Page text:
Yet every metallic meteorite sample ever tested appears to be nickel-iron, not nickel-copper. Is there any real reason to expect monel? Surely nickel-iron is thought to be representative of the composition of metallic objects in space.

We don't have any samples of monel meteorites, nor any with gold or Platinum Group Metals as nuggets or seams or even as high concentration ores; they are well mixed (alloyed) within the Ni-Fe. The high value metals are at 10s of ppm (PGM's) or ppb for gold. The highest content of PGM's are found in the high nickel taenite form, up to (but rarely) around 100ppm . Which is often bands within a specimen rather than the whole specimen. The nickel content may rival the precious metals in market value and it will be worth looking for examples of high nickel content asteroid material. Which may not be Psyche. A Near Earth asteroid, that orbits near or inside Earth's orbit seems more appropriate; lots of solar power, smaller delta-v.

How to mine any of it cost effectively is the question. Remote, robotic and automated would probably be given; nothing makes a space mission more complex and expensive and limiting than including astronauts. In-space transport that runs with minimal supply from Earth would be a given too. Solar powered electric, using water as propellant maybe?

Carbonaceous chondrites seem more enticing to me than metallic Psyche; they can still have abundant Ni-Fe, but as grains and nodules within a soft, water rich carbonaceous material. In quantity terms mining and refining (purifying) water ice would be the biggest part of the operation.
 
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This sort of "virtue signalling" is getting ridiculous and tiresome.

How do these folks think you can give "access" to space materials when it takes very high levels of technological expertise and industrial capability to actually get to them? Do we think the indigenous tribes in the Amazon rain forest should be given rocket launch facilities?

Seriously, most people on Earth will be dependent on a few of the most advanced societies getting space materials for uses on Earth. To the degree that anybody in any society anywhere on Earth is accepted into the cultures and companies doing that actual work, then they are partaking in part of the "benefit" of its retrieval, even if they never get any of it personally and are only paid for their work. But, because there are various warring factions on Earth, such activities will probably always be partitioned among several different competing cultures, with varying degrees of "inclusiveness".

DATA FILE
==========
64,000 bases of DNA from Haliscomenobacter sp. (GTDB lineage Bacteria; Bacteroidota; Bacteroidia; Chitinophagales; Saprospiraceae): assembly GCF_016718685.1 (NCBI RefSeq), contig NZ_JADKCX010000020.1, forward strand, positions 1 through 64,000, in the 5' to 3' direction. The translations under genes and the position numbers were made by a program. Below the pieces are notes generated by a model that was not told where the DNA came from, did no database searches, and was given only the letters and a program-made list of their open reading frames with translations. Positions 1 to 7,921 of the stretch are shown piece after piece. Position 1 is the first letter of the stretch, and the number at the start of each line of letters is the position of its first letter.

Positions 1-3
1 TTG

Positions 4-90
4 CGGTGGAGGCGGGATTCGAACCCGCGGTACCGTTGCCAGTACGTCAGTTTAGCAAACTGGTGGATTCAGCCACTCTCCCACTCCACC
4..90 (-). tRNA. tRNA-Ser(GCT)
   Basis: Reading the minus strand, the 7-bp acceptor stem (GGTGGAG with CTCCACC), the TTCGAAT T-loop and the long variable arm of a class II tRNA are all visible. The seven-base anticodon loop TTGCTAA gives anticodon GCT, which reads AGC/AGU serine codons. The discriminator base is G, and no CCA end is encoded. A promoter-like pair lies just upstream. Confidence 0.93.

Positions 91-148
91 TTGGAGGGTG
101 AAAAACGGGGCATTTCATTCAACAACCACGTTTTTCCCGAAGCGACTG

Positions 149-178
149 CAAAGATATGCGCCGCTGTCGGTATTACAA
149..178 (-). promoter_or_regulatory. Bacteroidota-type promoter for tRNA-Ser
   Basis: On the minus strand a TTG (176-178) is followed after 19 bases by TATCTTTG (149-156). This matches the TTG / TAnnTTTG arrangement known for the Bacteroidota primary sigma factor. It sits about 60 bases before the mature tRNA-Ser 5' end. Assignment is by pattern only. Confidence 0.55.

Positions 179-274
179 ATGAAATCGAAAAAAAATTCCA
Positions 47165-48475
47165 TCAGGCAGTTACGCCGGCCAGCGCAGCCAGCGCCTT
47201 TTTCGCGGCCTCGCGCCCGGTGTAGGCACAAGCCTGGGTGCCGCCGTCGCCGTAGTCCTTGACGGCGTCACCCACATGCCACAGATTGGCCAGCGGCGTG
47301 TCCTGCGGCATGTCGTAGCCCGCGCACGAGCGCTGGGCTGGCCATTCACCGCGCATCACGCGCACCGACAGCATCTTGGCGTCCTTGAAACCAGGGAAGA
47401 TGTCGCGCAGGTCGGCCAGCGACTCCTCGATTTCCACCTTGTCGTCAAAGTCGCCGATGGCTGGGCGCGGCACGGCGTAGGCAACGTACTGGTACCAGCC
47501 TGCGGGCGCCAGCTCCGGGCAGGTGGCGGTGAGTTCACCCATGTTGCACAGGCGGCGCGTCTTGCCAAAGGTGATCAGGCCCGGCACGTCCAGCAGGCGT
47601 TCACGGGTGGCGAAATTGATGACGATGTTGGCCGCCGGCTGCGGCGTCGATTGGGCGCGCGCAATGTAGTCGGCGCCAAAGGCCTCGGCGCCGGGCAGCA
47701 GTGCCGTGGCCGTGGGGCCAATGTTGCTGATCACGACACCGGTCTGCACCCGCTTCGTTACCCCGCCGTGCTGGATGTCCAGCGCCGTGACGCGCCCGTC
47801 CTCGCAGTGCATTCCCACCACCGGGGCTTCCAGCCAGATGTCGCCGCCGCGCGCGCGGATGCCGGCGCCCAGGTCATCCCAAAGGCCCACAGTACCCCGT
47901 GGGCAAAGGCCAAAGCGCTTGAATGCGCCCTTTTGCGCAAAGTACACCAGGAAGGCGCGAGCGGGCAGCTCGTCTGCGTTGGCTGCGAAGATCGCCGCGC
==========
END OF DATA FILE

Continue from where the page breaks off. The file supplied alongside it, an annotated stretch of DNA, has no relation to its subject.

The other way to make "equal access" would be to tax the profits of the companies actually doing the retrieval and spreading that tax money to the people who are not involved. That has some precedence on Earth already, where citizens of some governed areas, such as Alaska, receive payments for oil pumped out of the ground inside Alaska. The concept is that the oil belongs to the people and the company pumping it pays the people for their oil. But, other governments keep those payments for "themselves" instead of directly distributing them to all citizens. And, other governments let the companies make huge profits and keep them, or at least let oligarchs who own the companies keep the profits. It is this that most people call "inequitable". But, human nature being what it is, it has been shown to be necessary for governments to allow the individuals who are willing to take on the risks and get the hard things done to keep more of the profits than they would get if all the profits were shared uniformly among all citizens. Even communist China needed to let some company heads get rich (i.e., behave like capitalists) in order to get their technological capacity to increase rapidly.

So, realistically, there is a limit to how much a government (of a country or the United Nations) could tax space resource access without killing the incentives and losing the opportunities. And, there will always be people clamoring for a bigger cut of the profits than the government is distributing to them. Neither capitalism nor communism is realistic in their pure forms, and no matter how much some people get, they will always want more. So, this argument is never going to be resolved. The politics just ricochets back and forth between too much toward one extreme to too much toward the opposite extreme.
 
A huge chunk of rare metal in outer space has no value until sold. It might be used in orbit or maybe ferried back to Earth, at which time it becomes inventory, then it is sold. Taxes on inventory and income are pretty much universal. No different than mining the ocean floor.
 
Bill, The economists argue about who gets to impose the taxes and on what. There are many conflicting opinions and practices.